Enlivened by the sounds and lights of the evening performances, the musical shanty installation radiated a mythopoetic aura that some described as “a fairy tale set in a junkyard,” and it soon became the focus of feature coverage by National Public Radio, Artnet Magazine, ARTnews, BBC World Service, Smithsonian magazine, and others, including a cameo appearance on the front page of the New York Times Web site. Over the course of The Music Box’s eight-month public existence, attendance exceeded 15,000 adult visitors and more than 500 school students. Since then, Dithyrambalina, Swoon’s original musical house sculpture proposal, has become the centerpiece of a planned permanent campus where it will be surrounded by a cluster of musical shanties. Last October, a Kickstarter campaign to raise $50,000 for the first shanty structures yielded more than $60,000 from 655 backers, suggesting no letup in enthusiasm for the project.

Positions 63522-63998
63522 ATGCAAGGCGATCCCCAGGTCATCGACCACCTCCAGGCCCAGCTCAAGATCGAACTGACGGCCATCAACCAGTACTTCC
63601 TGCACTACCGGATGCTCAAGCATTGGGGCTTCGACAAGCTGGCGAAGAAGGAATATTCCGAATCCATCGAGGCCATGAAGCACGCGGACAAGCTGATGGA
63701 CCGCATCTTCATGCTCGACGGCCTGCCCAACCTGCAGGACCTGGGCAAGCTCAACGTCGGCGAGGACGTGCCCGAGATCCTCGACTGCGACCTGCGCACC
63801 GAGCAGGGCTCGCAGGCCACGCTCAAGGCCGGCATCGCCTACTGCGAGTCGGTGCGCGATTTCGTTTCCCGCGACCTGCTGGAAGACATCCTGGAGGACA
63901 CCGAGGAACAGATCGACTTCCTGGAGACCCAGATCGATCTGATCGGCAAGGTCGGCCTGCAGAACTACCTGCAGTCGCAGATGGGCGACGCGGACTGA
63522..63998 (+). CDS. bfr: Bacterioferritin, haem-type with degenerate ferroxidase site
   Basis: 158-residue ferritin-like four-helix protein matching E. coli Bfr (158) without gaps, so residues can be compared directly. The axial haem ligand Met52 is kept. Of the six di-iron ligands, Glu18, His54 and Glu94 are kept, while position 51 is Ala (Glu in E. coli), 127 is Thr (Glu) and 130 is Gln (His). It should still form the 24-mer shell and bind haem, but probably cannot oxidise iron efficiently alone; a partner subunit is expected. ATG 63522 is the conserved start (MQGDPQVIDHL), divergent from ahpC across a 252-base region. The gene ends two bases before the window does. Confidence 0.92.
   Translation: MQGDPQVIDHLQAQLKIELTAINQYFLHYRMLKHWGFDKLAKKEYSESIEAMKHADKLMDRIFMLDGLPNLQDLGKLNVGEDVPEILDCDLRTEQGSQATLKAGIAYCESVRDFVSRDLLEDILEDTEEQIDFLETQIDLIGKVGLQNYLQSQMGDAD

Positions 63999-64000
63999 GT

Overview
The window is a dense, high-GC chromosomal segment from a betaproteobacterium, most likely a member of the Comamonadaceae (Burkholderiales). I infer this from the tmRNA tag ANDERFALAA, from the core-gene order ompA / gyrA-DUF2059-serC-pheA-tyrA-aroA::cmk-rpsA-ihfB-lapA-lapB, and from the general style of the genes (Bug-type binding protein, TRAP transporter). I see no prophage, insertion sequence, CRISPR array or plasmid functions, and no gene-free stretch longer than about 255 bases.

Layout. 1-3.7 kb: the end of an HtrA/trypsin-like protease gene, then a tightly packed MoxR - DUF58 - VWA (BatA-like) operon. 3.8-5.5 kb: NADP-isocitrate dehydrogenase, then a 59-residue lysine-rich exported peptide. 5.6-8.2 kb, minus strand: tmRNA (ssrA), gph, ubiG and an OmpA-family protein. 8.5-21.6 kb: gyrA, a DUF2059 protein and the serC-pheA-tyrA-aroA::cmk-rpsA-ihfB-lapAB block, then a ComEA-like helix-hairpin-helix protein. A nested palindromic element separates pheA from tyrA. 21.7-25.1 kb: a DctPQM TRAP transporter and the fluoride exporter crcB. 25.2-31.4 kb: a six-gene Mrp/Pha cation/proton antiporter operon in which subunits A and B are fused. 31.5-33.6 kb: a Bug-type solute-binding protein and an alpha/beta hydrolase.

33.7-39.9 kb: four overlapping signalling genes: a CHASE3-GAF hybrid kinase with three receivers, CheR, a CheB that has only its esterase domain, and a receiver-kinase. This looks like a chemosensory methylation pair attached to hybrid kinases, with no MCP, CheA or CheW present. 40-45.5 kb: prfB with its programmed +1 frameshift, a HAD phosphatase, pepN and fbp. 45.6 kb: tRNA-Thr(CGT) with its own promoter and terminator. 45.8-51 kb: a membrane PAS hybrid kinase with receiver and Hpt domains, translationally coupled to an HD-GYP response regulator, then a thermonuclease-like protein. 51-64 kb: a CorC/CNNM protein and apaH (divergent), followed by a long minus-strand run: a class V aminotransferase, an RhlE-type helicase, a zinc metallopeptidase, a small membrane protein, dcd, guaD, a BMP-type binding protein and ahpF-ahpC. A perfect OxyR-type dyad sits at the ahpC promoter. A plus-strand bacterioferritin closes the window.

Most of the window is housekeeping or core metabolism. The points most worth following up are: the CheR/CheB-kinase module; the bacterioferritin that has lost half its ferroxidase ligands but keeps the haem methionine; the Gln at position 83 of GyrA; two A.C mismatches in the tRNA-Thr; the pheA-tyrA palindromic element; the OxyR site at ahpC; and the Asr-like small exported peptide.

But the bigger question may be why such an unlikely endeavor has resonated so strongly across diverse audiences, ranging from inner-city neighborhood groups to contemporary arts professionals. Some have suggested that the social psychology of its carnivalesque components is a factor. Mikhail Bakhtin explored the psychological impact of the Renaissance carnival’s joyous inversion of hierarchy and convention as a creative and socially liberating force. Echoes of that Rabelasian sensibility still linger in some of the traditional working-class carnival cultures of the Caribbean, Brazil, and New Orleans.
In her essay, “Curating Carnival?,” Claire Tancons notes how a fusion of atavistic carnivalesque sensibilities and modern aesthetics has yielded new hybrid modes of expression sometimes called “vernacular modernism.”* The term makes as much sense as any when applied to New Orleans Airlift’s Dithyrambalina project, with its melding of Modernist idioms like assemblage sculpture and electronic music with the vernacular ethos of Mardi Gras Indians and the processional flourishes of neighborhood Social Aid and Pleasure Clubs. Where all this will lead is anyone’s guess, but there is no denying the palpable exuberance that has attended its progress so far.
Note * Curating in the Caribbean, edited by David A. Bailey, (Berlin: The Green Box, 2012)